GAVI Alliance Drives Down Pentavalent Vaccine Costs, Data Shows

The “co-ordinated buying policy” of the GAVI Alliance has driven down “[t]he price of a vaccine that helps babies fight off killer diseases,” according to data released by the group, Reuters reports. In 2010, the price of pentavalent vaccine, which protects against Hib (Haemophilus influenzae type b), diphtheria, whooping cough, tetanus and hepatitis B, will fall “below $3.0 – a drop of almost $0.50 cents per dose on the 2009 price,” according to the news services.

“This price drop is no accident, but … the result of a strategy to leverage the purchasing power of hundreds of millions of people,” UNICEF Deputy Executive Director Saad Houry said in statement. “Clearly, industry understands and responds to a market, regardless of whether that market is in poor or rich countries” (Kelland, 11/17).

As part of an “alliance of governments, U.N. agencies, vaccine makers and charities including the Bill & Melinda Gates Foundation,” GAVI was created in 2000 to help “reduce the price of vaccines for people in poor nations by seeking to increase demand for the shots and competition among vaccine makers, the alliance said in the e-mailed statement,” Bloomberg writes. Since 2001, the number of companies producing the pentavalent vaccine has grown from one to four.

“The price drop has come later than we had hoped and it needs to fall further,” Julian Lob-Levyt, chief executive officer of GAVI, said in the statement. “But this is a clear indication that our market-shaping efforts work.” Bloomberg writes, adding that “GAVI expects the price to fall to $2.61 by 2011, Jeffrey Rowland, a spokesman for the alliance, said in a telephone interview.” Through its programs GAVI has vaccinated 256 million children and prevented 4 million deaths (Bennett, 11/17).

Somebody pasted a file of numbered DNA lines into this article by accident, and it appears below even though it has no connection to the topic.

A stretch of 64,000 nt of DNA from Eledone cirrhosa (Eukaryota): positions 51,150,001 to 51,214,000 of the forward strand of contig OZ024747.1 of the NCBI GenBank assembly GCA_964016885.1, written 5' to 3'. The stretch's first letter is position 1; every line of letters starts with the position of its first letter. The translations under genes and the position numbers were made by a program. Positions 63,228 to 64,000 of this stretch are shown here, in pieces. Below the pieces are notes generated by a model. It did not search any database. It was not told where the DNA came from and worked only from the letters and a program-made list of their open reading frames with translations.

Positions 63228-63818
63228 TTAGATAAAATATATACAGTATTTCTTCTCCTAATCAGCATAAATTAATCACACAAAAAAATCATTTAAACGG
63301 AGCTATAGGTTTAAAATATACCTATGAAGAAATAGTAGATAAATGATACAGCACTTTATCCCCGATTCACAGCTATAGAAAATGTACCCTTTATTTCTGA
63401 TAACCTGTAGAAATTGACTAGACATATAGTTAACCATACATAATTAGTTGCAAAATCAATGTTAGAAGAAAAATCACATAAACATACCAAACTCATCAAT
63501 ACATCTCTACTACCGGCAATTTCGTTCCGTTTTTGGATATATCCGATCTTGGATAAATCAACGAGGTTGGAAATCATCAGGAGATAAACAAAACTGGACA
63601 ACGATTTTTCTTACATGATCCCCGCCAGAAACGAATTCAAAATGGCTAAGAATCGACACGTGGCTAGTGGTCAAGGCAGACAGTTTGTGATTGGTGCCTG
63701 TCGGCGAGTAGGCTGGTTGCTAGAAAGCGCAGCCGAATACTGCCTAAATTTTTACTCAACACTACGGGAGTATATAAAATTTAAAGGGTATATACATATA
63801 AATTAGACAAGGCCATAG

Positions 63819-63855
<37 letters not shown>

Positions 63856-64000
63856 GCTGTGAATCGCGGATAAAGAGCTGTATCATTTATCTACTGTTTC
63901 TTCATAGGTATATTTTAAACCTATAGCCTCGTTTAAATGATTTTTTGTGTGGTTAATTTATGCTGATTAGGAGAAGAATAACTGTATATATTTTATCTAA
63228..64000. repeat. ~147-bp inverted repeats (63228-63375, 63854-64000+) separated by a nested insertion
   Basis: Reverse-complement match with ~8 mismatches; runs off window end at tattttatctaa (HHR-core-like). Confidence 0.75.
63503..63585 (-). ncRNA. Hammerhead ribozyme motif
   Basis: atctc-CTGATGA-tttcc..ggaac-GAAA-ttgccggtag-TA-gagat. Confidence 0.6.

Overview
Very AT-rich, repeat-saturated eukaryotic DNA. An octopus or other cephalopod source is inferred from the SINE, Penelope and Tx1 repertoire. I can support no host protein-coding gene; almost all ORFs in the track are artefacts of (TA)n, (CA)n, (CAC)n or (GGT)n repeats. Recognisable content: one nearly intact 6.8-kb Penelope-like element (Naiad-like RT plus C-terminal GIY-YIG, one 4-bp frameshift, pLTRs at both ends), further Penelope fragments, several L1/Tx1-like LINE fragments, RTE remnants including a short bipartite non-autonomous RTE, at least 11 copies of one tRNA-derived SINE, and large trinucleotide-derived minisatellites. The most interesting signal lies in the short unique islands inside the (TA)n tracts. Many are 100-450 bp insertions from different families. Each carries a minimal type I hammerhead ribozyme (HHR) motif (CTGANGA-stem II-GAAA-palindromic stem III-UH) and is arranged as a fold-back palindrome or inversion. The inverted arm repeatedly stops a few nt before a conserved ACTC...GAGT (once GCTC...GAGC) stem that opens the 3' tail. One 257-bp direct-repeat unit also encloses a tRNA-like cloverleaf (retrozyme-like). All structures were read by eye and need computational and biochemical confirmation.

“This is the GAVI effect at work: pooling growing demand from countries, attracting new manufacturers and increasing competition to drive down prices,” Lob-Levyt said, reports. “Now, several of our activities will benefit from the saving, including the introduction of pneumococcal and rotavirus vaccines in GAVI eligible countries, beginning in 2010” (11/18).

During the GAVI Partners Forum in Hanoi, Vietnam, on Tuesday, UNICEF, who serves as the main buyer of vaccines for GAVI, “said it would purchase 148 million doses of pentavalent vaccine … in 2011 and 150 million in 2012,” reports. The article examines the role two Indian vaccine manufacturers have played in driving down the cost of the pentavalent vaccine (Singh, 11/18). 

The KFF Daily Global Health Policy Report summarized news and information on global health policy from hundreds of sources, from May 2009 through December 2020. All summaries are archived and available via search.

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